Julia Mancuso, rolling down the windows on the crucial Tunnel Jump, was the next best American in 21st place, where her results have been hovering lately. C Teamer Jackie Wiles was another U.S. finisher, unfortunately outside the points in 39th.

Ultimately, earlier racers seemed to have the slight advantage, perhaps due to the extended delays. Switzerland’s Kaufmann-Abderhalden, who picked up two top fives in Lake Louise, was dominant up top, competitive in the middle and cruised on the bottom part of the course for the win.

With a recent podium in the GS at Courchevel, it’s hard to know what to make of Tina Maze, who’s had some ups and downs this season. The reigning overall champ was fast on Saturday, aerodynamic up top and steady through the bottom. She was able to pick up time on Kaufmann-Abderhalden in the middle section of the course, where most everyone else was left in the dust.

And Saturday featured more good news if you’re an Austrian, as 21-year-old Cornelia Huetter skied an aggressive run to pick up her first career World Cup podium in just her 13th start. Norwegian Lotte Smiseth Sejersted followed suit, matching her career-best result from Lenzerheide in 2011 with another fifth-place finish.

For the ladies at the top of the standings, Tina Weirather, Maria Hoefl-Riesch and Lara Gut, it was fourth, ninth and 24th place, respectively, with Gut not making any serious mistakes but simply not skiing like the tour-leader we’ve come to expect this season. The results were enough to catapult Weirather into the overall lead with 495 points; Hoefl-Riesch now sits in second with 490 points, and Gut was kicked back to third with 488 points.

See more photos from today’s race in our gallery.


The Scoop

by Hank McKee

Women’s World Cup downhill, Val d’Isere, France, Dec. 21, 2013

Equipment – Skier, skis/boots/bindings

1 Kaufmann-Abderhalden, Head/Nordica/Head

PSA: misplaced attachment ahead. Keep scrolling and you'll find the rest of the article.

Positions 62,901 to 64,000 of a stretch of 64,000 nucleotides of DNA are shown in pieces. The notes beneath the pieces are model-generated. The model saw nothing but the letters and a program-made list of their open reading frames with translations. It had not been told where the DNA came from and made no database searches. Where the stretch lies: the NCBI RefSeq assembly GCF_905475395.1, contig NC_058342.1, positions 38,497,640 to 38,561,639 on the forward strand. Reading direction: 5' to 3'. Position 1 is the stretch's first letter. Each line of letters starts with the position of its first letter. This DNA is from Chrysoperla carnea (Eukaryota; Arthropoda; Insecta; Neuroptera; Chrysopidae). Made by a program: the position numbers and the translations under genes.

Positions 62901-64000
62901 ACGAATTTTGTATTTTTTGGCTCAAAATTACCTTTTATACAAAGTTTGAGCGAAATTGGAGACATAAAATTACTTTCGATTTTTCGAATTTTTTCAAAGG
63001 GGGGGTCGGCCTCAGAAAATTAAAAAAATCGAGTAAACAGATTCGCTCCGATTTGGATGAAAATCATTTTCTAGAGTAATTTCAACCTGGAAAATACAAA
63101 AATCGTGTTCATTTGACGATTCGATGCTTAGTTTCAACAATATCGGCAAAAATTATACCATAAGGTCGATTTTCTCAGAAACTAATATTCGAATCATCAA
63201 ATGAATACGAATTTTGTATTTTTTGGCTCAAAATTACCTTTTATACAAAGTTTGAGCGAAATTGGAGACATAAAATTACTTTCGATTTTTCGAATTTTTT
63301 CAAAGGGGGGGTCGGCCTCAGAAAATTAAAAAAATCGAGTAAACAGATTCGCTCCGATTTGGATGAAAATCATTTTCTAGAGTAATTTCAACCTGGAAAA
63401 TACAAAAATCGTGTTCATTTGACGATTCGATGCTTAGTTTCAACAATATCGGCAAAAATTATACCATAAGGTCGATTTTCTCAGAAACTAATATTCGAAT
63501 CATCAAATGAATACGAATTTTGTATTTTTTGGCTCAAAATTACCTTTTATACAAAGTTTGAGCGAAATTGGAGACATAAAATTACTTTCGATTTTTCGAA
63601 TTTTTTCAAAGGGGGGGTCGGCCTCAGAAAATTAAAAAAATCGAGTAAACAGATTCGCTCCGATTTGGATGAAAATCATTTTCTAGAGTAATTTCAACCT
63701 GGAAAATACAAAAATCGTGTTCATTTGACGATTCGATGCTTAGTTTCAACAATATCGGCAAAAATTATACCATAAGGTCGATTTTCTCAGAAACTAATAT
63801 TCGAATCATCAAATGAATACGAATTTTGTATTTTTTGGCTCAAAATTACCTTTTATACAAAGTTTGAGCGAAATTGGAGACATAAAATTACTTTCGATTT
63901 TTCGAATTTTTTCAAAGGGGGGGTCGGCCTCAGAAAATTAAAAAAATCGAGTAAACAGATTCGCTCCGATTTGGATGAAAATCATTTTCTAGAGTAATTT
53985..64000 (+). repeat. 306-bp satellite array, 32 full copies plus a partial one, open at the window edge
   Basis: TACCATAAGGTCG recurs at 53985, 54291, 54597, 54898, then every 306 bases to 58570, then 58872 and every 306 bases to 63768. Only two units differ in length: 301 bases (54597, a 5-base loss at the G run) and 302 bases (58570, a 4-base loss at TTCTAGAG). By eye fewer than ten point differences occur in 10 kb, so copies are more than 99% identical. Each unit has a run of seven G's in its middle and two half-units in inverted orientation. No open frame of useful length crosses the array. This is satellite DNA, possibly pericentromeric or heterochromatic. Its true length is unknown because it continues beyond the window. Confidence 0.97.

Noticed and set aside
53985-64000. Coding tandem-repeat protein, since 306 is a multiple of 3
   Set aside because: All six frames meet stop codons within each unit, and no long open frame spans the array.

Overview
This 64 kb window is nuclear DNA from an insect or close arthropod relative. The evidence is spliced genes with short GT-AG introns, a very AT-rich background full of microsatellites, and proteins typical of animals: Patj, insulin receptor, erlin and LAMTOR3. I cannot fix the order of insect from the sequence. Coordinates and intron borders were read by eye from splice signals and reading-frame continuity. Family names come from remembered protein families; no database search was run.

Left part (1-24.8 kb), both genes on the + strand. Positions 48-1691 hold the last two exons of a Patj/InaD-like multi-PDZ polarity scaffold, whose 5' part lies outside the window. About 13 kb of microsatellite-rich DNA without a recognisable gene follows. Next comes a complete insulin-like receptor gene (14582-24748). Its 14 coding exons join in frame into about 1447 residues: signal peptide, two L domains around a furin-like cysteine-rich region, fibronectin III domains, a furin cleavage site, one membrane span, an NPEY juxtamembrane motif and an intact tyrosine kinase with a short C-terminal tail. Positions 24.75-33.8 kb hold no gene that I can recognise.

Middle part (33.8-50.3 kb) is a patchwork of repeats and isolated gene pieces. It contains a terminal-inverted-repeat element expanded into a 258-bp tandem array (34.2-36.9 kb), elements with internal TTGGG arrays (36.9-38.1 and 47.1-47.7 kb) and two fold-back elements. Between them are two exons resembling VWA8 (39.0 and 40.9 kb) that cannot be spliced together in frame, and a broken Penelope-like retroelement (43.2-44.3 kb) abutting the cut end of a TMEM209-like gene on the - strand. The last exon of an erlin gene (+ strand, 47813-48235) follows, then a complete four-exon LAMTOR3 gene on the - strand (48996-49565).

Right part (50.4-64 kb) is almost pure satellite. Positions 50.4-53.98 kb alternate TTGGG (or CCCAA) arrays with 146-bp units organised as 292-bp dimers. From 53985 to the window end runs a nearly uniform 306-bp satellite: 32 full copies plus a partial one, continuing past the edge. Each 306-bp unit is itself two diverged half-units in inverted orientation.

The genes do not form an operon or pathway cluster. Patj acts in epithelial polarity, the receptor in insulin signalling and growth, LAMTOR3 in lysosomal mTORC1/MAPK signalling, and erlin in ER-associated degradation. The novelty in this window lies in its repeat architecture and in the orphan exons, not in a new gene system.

2 Maze, Stoeckli/Lange/Atomic

3 Huetter, Voelkl/Tecnica/Marker

4 Weirather, Atomic/Tecnica/Atomic

5 Sejersted, Atomic/Atomic/Atomic

6 Aufdenblatten, Stoeckli/Lange/Atomic

7 Gisin, Dynastar/Lange/Marker

8 Kling, Head/Head/Head

9 Hoefl-Riesch, Head/Lange/Head

10 Goergl, Head/Head/Head

Women’s World Cup downhill, Val d’Isere, France, Dec. 21, 2013. … It is the 12th of 32 racses on the women’s schedule… the fourth of nine scheduled downhills.

It is the first career World Cup win for Maria Kaufmann-Abderhalden. … Her previous best was second in DH at Lake louise Dec. 6. … It is the sixth Swiss World Cup victory this season.

It is the 65th career World Cup podium result for Tina Maze… her seventh in DH. … It is her third podium of the season and her best result of the season. … She now has podiums in three different disciplines this season.

It is the first career World Cup podium for Corneila Huetter, her previous best a seventh in DH at Lake Louise earlier this season (Dec. 6).

It is the third best career result for Larisa Yurkiw, the 17th best for Leanne Smith, and the second best of the season. … It is the ninth best of nine World Cup results at Val d’Isere for Julia Mancuso.

Tina Weirather (fourth in race) leads the World Cup overall standings 495-490 over Maria Hoefl-Riesch (ninth in race)… Lara Gut (25th in race) is third with 488pts. … Mikaela Shiffrin (did not race) leads the U.S. in the overall list in seventh with 242ppts. … Marie-Michele Gagnon leads Canada in 13th with 197pts.